Able Charge from the Bench Yesterday Morning.

The Jury Retire and 11:15.

And at three O'clock They Return a Verdict of "Not Guilty."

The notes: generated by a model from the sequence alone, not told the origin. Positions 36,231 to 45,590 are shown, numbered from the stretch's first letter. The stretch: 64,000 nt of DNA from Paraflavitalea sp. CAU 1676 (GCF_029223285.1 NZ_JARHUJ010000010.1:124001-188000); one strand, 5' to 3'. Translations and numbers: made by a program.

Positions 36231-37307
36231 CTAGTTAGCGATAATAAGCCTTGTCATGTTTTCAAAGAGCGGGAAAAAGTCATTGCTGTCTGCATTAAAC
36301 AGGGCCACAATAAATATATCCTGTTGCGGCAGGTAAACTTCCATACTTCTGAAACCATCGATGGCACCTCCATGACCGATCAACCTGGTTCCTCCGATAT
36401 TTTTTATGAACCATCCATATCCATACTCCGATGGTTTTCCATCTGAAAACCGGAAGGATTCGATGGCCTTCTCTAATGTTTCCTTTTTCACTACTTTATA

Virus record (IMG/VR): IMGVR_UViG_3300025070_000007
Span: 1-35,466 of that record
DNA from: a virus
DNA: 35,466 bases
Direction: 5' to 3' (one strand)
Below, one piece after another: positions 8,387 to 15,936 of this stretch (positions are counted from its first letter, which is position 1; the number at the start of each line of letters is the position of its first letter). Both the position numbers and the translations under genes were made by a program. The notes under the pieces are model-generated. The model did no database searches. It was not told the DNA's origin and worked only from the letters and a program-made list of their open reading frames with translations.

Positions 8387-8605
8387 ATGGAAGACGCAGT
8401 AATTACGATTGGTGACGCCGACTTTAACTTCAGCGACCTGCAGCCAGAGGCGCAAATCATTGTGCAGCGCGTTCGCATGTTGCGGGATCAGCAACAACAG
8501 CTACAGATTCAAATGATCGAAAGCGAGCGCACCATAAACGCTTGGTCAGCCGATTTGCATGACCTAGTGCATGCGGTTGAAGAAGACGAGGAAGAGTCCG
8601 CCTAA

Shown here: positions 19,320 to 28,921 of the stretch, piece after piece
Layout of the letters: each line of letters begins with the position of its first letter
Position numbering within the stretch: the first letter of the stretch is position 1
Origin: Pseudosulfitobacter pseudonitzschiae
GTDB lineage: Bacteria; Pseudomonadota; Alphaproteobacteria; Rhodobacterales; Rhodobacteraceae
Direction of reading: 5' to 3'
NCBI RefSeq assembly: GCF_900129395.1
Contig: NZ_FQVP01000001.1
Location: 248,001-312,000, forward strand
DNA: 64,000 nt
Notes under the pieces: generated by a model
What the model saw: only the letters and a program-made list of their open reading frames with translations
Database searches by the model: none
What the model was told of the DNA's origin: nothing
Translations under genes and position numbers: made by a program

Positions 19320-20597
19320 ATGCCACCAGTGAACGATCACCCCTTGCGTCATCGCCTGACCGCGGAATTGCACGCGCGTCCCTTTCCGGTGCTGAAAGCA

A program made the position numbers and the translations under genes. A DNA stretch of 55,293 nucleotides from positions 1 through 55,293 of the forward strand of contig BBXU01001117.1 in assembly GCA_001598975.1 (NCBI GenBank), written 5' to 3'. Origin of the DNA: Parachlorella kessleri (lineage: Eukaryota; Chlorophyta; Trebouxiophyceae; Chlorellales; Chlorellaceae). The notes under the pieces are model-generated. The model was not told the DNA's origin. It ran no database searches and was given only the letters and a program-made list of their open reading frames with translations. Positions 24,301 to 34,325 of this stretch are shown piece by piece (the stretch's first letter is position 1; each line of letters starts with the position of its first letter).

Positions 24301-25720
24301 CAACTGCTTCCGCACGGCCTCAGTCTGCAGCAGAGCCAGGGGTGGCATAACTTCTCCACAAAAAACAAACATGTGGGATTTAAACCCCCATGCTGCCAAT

Notwithstanding the extreme cold of the preceding night - the coldest of this extraordinary cold winter - the thermometer having sunk as low as 24 degrees below zero during the night - yet those interested in the trial of the Biddulph prisoner, Carroll, were astir as early as eight o'clock, and at half-past eight, with the mercury 20 degrees below zero, the living stream began to set steadily in towards the Court House, the portals of which were carefully guarded by a posse of constables. And the early birds were made aware of the fact that on no consideration would they obtain admission to the Court room till the hour for opening the Court, viz., 9.30 a.m.